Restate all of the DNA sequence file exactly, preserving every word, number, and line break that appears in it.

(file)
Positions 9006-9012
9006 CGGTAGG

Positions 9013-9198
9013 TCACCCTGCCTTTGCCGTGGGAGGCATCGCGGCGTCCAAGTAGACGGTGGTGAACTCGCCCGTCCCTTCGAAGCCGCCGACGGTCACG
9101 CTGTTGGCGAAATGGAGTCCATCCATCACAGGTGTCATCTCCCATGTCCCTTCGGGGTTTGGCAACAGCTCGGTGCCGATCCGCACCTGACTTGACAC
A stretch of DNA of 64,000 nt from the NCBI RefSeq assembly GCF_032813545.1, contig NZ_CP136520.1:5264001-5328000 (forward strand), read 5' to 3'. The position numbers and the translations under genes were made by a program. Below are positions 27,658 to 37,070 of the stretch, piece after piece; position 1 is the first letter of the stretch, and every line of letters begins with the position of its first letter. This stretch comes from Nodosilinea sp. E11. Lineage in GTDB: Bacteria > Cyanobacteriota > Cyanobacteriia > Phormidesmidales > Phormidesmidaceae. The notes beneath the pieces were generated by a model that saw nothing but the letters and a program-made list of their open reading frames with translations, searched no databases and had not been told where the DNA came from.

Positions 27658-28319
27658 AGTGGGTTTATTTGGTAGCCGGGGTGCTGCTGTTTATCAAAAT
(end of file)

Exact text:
Positions 9006-9012
9006 CGGTAGG

Positions 9013-9198
9013 TCACCCTGCCTTTGCCGTGGGAGGCATCGCGGCGTCCAAGTAGACGGTGGTGAACTCGCCCGTCCCTTCGAAGCCGCCGACGGTCACG
9101 CTGTTGGCGAAATGGAGTCCATCCATCACAGGTGTCATCTCCCATGTCCCTTCGGGGTTTGGCAACAGCTCGGTGCCGATCCGCACCTGACTTGACAC
A stretch of DNA of 64,000 nt from the NCBI RefSeq assembly GCF_032813545.1, contig NZ_CP136520.1:5264001-5328000 (forward strand), read 5' to 3'. The position numbers and the translations under genes were made by a program. Below are positions 27,658 to 37,070 of the stretch, piece after piece; position 1 is the first letter of the stretch, and every line of letters begins with the position of its first letter. This stretch comes from Nodosilinea sp. E11. Lineage in GTDB: Bacteria > Cyanobacteriota > Cyanobacteriia > Phormidesmidales > Phormidesmidaceae. The notes beneath the pieces were generated by a model that saw nothing but the letters and a program-made list of their open reading frames with translations, searched no databases and had not been told where the DNA came from.

Positions 27658-28319
27658 AGTGGGTTTATTTGGTAGCCGGGGTGCTGCTGTTTATCAAAAT